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SCHOOL CREED

Every morning, our students recite the Pledge of Allegiance, the Idaho State Pledge, the School Creed, and their individual class creeds. The School Creed is aspirational and embodies a positive attitude of promise that we hope to instill in our students.

I am an American Heritage Charter School Patriot. I am unique and intelligent. I am respectful, honest, and kind. I have high hopes for my future and great expectations for myself. I promise to be the best I can be using the life principles of our country's great heroes to guide me. I promise to enrich the world by serving others. I am a Patriot—strong, proud, and brave. I am a leader today and tomorrow.

James Madison Jr. was an American statesman and Founding Father who served as the fourth President of the United States from 1809 to 1817.

James Madison Jr. was an American statesman and Founding Father who served as the fourth President of the United States from 1809 to 1817.

WHY AMERICAN HERITAGE CHARTER SCHOOL

What is AHCS all about? The mission of AHCS is to create patriotic and educated leaders. It drives our strategic planning, curriculum design, programming, and operational decisions. Our mission, however, goes well beyond what we do inside the classroom. Our mission is our country's future.

Photo of Martin Luther King Jr.

Martin Luther King, Jr., was a Baptist minister and social rights activist in the United States in the 1950s and '60s. He was a leader of the American civil rights movement. He organized a number of peaceful protests as head of the Southern Christian Leadership Conference, including the famous March on Washington.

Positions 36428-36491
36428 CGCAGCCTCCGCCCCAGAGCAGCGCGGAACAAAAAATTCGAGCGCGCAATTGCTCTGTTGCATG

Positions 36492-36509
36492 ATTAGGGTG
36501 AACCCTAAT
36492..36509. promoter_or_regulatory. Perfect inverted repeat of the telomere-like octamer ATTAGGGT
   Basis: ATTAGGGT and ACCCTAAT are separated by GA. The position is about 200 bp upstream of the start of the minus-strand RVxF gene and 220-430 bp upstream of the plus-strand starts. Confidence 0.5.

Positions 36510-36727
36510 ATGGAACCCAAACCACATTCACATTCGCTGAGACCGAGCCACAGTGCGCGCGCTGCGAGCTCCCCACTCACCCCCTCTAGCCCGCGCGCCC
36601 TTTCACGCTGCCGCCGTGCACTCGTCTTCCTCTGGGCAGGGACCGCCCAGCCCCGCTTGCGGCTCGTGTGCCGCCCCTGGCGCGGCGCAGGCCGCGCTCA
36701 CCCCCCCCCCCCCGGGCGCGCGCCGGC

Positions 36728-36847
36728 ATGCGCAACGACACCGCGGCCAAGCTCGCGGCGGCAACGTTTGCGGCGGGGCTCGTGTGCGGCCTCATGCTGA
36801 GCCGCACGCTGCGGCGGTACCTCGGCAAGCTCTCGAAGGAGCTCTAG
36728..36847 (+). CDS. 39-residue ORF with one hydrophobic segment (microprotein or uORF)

The Founders of AHCS believe that our happiness and our children's happiness is indelibly tied to freedom, memorialized in our Constitution, and protected by a strong and free country. Public schools have succeeded in many things, but too many times they fail to teach about what has made America such a strong and free country. They miss the mark on instilling character, work ethic, and common courtesy. The future leaders of this country can't simply be well educated -- they must also know our history and value American ideals.

The future leaders of our County must love and cherish what our Country stands for, or else they will never be willing to stand up and defend it. They won't have the fortitude to do what prior generations of Americans have done: fight for change, resist oppression when it comes, and defend and liberate the oppressed. If they don't love our country, they will never be willing to make the sacrifices necessary to honor, defend, and preserve it.